And I guess that’s my biggest complaint about this book. Everything feels a little forced. Middle book syndrome? Possibly.

I really hope the last book makes more sense and wraps things up in a satsifactory way!

Sam’s Review:

Admittedly, I liked Pawn, but I wasn’t in love with it the way a lot of my friends were. Pawn definitely had some refreshing elements within the water-down YA dystopian genre, but it wasn’t without some glaring flaws. Captive, however, is definitely a good book, but goodness does it take it’s sweet time to get interesting.

Part of Captive‘s problem is that it suffers from the middle book syndrome that some trilogies face. This book is all build and exposition, and not enough in terms of getting to know the characters more, feeling a lot less personal in my opinion. Kitty is still a fun protagonist, but she had her moments in this book that really irked me, and her obsession with Knox, yes I get it, no I don’t think it’s worth it. In one chapter alone his name came up over fifteen times and it was a lot of Kitty being obsessive and it got a bit borderline irritating for me. I get it, he scorned you! Let’s not keep thinking about it and may be do something about it!

A lot of the political intrigue that made the first book interesting was quite lost here. In fact, there were numerous instances where I was raising my eyebrows or just shrugging off what was happening because it didn’t make sense but the book wanted you to roll with it. Some of the political stuff also felt heavy handed, which I didn’t think was necessary given that Carter really well established how the dystopia worked in the first book. Elsewhere is interesting, quite creepy, and I loved the atmospheric elements to it as a place. I loved a lot of the description and when you learn what is actually happening there, it’s quite creepy and I think the descriptions painted in this novel is quite graphic, but really interesting.

I’ll give Captive points for being a very atmospheric book, but when it was about Kitty and Knox squabbling, I found myself groaning because that’s all it felt like it was. I wanted more relationships to be built in the story (and more Benyj! He’s interesting!) and I wanted to get more personal conflict as well, which I felt like the book kept swaying back and forth on. This definitely is a middle-book and it suffers from the problem of being the ‘middle book in a series’, but hopefully Queen will make up for all of Captive‘s shortcomings.

ARC Review – Rain by Amanda Sun

18134013Title: Rain

Author: Amanda Sun

Rating: ★★★★ / ★★★

Synopsis:  American Katie Green has decided to stay in Japan. She’s started to build a life in the city of Shizuoka, and she can’t imagine leaving behind her friends, her aunt and especially Tomohiro, the guy she’s fallen in love with. But her return is not as simple as she thought. She’s flunking out of Japanese school and committing cultural faux pas wherever she goes. Tomohiro is also struggling—as a Kami, his connection to the ancient gods of Japan and his power to bring drawings to life have begun to spiral out of control.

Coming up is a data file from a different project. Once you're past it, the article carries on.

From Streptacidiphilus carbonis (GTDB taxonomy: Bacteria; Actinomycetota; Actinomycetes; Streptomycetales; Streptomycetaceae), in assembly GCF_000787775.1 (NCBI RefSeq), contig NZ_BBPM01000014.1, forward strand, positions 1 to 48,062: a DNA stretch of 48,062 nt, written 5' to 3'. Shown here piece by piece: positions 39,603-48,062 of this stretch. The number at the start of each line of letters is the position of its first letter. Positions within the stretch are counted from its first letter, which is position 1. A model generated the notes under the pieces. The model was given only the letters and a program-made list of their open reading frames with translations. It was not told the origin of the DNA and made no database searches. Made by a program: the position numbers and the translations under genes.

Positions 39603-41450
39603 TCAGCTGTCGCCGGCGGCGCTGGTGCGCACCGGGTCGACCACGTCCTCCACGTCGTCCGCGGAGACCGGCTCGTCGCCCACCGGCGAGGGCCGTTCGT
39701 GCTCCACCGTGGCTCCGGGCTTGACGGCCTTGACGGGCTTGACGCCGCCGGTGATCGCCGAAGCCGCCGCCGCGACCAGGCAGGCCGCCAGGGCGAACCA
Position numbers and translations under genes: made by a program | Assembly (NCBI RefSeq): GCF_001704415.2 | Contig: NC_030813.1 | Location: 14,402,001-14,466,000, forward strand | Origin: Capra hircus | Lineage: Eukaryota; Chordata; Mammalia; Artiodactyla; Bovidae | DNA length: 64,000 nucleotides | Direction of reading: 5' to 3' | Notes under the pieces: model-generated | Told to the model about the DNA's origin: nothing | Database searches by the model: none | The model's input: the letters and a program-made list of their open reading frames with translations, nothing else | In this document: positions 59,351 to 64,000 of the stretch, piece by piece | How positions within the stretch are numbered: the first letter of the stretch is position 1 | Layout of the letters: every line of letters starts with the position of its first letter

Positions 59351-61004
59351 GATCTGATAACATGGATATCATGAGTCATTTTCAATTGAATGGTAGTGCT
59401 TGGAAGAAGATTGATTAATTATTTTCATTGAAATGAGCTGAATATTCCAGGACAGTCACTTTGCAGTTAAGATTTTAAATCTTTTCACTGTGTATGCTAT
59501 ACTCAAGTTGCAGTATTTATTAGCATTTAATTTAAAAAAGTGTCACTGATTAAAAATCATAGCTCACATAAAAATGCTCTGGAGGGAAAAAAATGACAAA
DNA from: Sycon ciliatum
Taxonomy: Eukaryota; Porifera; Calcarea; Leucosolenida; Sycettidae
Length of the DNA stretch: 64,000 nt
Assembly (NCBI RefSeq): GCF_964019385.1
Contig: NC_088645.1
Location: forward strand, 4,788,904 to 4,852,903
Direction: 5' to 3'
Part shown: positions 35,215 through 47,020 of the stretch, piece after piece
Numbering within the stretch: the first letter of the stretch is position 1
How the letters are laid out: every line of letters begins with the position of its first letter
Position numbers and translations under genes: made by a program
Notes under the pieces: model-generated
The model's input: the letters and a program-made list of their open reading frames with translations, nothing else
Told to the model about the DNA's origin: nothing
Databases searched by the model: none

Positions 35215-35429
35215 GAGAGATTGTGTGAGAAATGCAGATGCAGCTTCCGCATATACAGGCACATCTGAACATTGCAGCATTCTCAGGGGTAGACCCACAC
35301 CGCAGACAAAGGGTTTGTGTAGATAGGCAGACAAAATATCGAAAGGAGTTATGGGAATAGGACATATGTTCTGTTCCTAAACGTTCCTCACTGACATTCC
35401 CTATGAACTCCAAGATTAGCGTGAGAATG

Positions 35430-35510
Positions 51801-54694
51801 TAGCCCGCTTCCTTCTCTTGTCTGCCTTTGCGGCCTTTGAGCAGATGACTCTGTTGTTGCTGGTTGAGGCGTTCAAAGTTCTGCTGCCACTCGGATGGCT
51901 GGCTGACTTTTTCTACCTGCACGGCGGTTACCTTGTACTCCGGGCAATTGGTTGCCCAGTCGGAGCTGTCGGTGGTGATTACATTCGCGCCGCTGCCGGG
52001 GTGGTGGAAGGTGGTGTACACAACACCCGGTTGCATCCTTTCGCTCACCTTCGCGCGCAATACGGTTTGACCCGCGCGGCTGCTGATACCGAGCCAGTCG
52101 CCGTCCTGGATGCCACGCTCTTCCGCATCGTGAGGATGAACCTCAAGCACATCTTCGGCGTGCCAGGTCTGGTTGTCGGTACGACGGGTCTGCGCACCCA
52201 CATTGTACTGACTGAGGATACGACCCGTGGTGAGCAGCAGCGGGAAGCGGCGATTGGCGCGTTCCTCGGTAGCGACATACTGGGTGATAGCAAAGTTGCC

When Tomo decides to stop drawing, the ink finds other ways to seep into his life—blackouts, threatening messages and the appearance of unexplained sketches. Unsure how to help Tomo, Katie turns to an unexpected source for help—Jun, her former friend and a Kami with an agenda of his own. But is Jun really the ally he claims to be? In order to save themselves, Katie and Tomohiro must unravel the truth about Tomo’s dark ancestry, as well as Katie’s, and confront one of the darkest gods in Japanese legend

Huge thank you to Harlequin Teen and Netgalley for this ARC!

Sam’s Review:

Oh Amanda Sun, why are your books so fun? I don’t know what it is, but the Paper Gods has this brand of melodrama that just sucks me in every time. I don’t know if it’s the fact that I picture reading this as an anime or manga, but I every page I read I find myself visualize everything aspect of this story that just makes a lot of the elements feel natural.

I love that in this instalment we learn more about the ink and how it inhabits life. A lot of the paranormal elements just feel so naturally woven into the story and they are the most intriguing aspects. Further more, I love love love Kami, and even though I’ve studied Japanese literature and folklore for many years, I always enjoy seeing different interpretations or revisions because it’s interesting to also see what stays in tact and what is changed in order to tell the intended story. Overall, it’s fun, and it stays fun because the characters just make it so dramatic and kinda crazy.